From 2001 to 2004, Target actively worked with Visa to push for smart-card use in its stores. The momentum was lost because of the concerns about cost, speed and the learning curve for clerks and consumers.
Now in the wake of disclosing a breach of 40 million card accounts and 70 million customer contact records, Target CEO Gregg Steinhafel, one of the decision makers that halted the EMV rollout back then, is urging retailers and banks to deploy EMV chip-based
cards to thwart data breaches at the point of sale. In his own words Target wants to 'lead' the rollout.
Well better late than never I would say. Welcome to the club of EMV technology supporters Mr Steinhafel. The EMV technology PR teams definitely need you as a prominent 'convert' - a former disbeliever joining the supporters. Big win for the EMV ecosystem players.
This might be overall good news for the EMV rollout in the USA. Will this EMV momentum last this time? It remains to be seen, but the big payment schemes like Visa, MasterCard and others are certainly exploiting the moment and have upped their advertising campaigns.
Many news articles have appeared since Target data breach was revealed to the general public, promoting the EMV superior security compared to the magnetic stripe.
Hopefully Target's recent 'warming up to EMV' example will be followed by other large retailers - even the ones which formed MCX consortium. Clearly using the QR code scanning during payments at POS is possible, but it is clumsy compared even with contact EMV
and especially with its contactless and NFC derivative cousins. The famous 'liability shift' that's coming will play its role as well. Merchants and Acquirers need to use EMV enabled POS terminals in order to avoid being held liable for fraud at POS. And Target's
example clearly shows that the liability in cases of fraud can be quite significant.
The rollout of EMV in the US would also mean another big thing - we can potentially finally get rid of that archaic magnetic stripe at the back of our plastic payment cards. We do not really need it. Our cards would be chip only. No swiping anymore. No ability
to clone the cards and use them in ATMs and mag stripe only POS terminals across US. One big payment security hole that currently exists because of the US resistance to EMV would finally be eliminated.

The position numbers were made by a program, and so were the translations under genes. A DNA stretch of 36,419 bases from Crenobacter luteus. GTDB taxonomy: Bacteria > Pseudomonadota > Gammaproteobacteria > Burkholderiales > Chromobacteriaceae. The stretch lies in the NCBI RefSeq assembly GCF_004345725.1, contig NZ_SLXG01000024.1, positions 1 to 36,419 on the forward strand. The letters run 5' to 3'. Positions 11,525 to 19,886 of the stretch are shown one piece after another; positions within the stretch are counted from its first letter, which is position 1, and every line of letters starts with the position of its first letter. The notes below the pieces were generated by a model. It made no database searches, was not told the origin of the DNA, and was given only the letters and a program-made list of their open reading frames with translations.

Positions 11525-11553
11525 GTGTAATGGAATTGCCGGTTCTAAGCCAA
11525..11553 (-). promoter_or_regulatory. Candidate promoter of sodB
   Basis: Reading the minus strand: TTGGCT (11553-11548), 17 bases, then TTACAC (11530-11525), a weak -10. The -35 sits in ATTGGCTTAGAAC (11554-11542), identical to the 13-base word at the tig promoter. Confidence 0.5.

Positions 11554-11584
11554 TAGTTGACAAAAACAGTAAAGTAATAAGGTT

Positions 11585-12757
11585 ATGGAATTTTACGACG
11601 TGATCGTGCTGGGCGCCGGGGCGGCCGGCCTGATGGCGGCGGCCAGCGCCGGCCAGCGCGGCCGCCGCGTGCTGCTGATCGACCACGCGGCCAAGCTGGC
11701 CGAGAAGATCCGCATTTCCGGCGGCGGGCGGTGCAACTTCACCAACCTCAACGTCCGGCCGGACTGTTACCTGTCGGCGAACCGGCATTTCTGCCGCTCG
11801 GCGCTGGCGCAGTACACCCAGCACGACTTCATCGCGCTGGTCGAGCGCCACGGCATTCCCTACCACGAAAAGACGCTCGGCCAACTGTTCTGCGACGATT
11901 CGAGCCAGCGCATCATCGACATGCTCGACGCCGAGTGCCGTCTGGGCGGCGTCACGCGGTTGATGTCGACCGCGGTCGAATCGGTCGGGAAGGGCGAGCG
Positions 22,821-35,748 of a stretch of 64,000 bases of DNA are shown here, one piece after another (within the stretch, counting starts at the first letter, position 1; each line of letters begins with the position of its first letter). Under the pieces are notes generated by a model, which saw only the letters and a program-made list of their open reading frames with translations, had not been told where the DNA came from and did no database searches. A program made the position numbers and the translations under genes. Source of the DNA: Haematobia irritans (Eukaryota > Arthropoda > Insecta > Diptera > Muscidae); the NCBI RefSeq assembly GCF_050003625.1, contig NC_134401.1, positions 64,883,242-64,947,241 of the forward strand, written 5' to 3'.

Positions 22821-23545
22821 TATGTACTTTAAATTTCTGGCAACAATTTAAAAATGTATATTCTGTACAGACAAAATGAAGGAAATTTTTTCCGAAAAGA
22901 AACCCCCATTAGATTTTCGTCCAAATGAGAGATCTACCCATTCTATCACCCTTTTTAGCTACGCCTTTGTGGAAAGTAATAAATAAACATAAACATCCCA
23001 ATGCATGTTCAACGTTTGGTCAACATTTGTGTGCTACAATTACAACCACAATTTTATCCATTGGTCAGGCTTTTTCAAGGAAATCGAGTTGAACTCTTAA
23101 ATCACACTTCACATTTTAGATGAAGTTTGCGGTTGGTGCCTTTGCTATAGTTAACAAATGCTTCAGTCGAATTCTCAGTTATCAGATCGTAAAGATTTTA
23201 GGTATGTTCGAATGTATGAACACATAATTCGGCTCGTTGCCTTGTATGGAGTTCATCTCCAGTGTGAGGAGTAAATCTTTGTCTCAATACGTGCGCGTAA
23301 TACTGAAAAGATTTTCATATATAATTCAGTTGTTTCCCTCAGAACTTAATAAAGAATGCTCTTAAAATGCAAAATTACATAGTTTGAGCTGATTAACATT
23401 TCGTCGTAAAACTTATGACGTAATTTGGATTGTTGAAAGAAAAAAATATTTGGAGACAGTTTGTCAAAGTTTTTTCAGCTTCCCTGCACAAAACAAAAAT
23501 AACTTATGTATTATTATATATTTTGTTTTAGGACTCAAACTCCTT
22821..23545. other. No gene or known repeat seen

That's all nice and dandy but even EMV cards provide the PAN (card number) 'in clear' to the POS during payment transaction. Yes they do, because the current implementations of the EMV do not use the concept of unique per transaction end to end 'PAN tokenization'.
You see, the EMV standard does not prevent card issuers (although it does not recommend that option either) to implement on their own end to end tokenization of sensitive card data like PAN. EMV chip application and Issuer Host already share several secret
keys, the most prominent being DES key used for EMV application cryptogram. This shared key could also be reused by the EMV chip application to produce a unique per transaction, format preserving 'PAN token' during the transaction (i.e. BIN/IIN portion of
the PAN preserved for proper routing along the payment rails, but rest of PAN is tokenized).
This completely issuer based PAN tokenization would be completely transparent to the merchant, acquirer, payment schemes. PAN token would look, feel and behave as PAN to POS Terminals, Acquirers and Schemes but would have no value if stolen. Only Issuer Host
would be able to map PAN token back to the PAN.
Beauty of such 'issuer only approach' is that it should not require any changes to the current EMV specs, because all existing interfaces between POS and card, POS and Acquirer, etc. would stay the same. Only content of the PAN data item would change transparently
and only the issuers need to be aware of that.
Would this not eliminate all existing data breache exposures at POS and ATMs? I think it would. It would also mean that Merchant and Acquirer system would never store PAN data and fraudsters would not be able to steal card data from their systems. And since
the US is starting from scratch this should be considered as an option by issuers right now.
Then we need to secure the CNP channel by eliminating merchant handling (seeing and storing) any PAN data. That's the area where the innovative security focused companies like Blueline Data (www.bluelinex.com) can help. They already know how to efficiently
tokenize the PAN data on the fly in online transactions, in a fully transparent way to online merchant and consumers, without requiring changes to the current online merchant's infrastructure. No PAN data ever flows to the online merchant.
With all of these tweaks of the EMV and CNP it may mean significantly reducing the scope and need for heavy costs associated with PCI certifications, audits, etc
Let's hope that these ideas become reality soon and that one day lives of consumers and payment professionals become a lot easier, while lives of crooks and fraudsters become much more complicated in result.